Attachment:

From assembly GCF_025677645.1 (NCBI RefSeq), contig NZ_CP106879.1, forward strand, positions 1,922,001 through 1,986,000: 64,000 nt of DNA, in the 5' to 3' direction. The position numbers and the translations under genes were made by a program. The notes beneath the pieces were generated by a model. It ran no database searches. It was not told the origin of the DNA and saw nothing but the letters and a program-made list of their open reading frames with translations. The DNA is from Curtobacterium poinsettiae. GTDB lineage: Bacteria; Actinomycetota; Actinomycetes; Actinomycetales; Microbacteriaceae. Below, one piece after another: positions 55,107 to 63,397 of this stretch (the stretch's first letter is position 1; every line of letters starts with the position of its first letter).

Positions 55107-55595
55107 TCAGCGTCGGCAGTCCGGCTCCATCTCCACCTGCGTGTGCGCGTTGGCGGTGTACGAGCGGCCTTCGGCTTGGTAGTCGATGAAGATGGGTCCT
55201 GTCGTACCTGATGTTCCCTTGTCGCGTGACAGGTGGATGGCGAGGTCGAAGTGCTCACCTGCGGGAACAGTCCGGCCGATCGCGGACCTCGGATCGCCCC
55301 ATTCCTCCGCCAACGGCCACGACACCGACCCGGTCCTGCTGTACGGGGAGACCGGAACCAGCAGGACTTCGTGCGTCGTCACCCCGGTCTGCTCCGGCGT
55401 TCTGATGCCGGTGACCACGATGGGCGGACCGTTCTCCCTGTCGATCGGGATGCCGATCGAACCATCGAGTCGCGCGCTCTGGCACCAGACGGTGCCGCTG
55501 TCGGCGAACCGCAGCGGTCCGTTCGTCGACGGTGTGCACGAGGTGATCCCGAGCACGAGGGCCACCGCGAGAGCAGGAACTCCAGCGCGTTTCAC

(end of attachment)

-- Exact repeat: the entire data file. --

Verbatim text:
From assembly GCF_025677645.1 (NCBI RefSeq), contig NZ_CP106879.1, forward strand, positions 1,922,001 through 1,986,000: 64,000 nt of DNA, in the 5' to 3' direction. The position numbers and the translations under genes were made by a program. The notes beneath the pieces were generated by a model. It ran no database searches. It was not told the origin of the DNA and saw nothing but the letters and a program-made list of their open reading frames with translations. The DNA is from Curtobacterium poinsettiae. GTDB lineage: Bacteria; Actinomycetota; Actinomycetes; Actinomycetales; Microbacteriaceae. Below, one piece after another: positions 55,107 to 63,397 of this stretch (the stretch's first letter is position 1; every line of letters starts with the position of its first letter).

Positions 55107-55595
55107 TCAGCGTCGGCAGTCCGGCTCCATCTCCACCTGCGTGTGCGCGTTGGCGGTGTACGAGCGGCCTTCGGCTTGGTAGTCGATGAAGATGGGTCCT
55201 GTCGTACCTGATGTTCCCTTGTCGCGTGACAGGTGGATGGCGAGGTCGAAGTGCTCACCTGCGGGAACAGTCCGGCCGATCGCGGACCTCGGATCGCCCC
55301 ATTCCTCCGCCAACGGCCACGACACCGACCCGGTCCTGCTGTACGGGGAGACCGGAACCAGCAGGACTTCGTGCGTCGTCACCCCGGTCTGCTCCGGCGT
55401 TCTGATGCCGGTGACCACGATGGGCGGACCGTTCTCCCTGTCGATCGGGATGCCGATCGAACCATCGAGTCGCGCGCTCTGGCACCAGACGGTGCCGCTG
55501 TCGGCGAACCGCAGCGGTCCGTTCGTCGACGGTGTGCACGAGGTGATCCCGAGCACGAGGGCCACCGCGAGAGCAGGAACTCCAGCGCGTTTCAC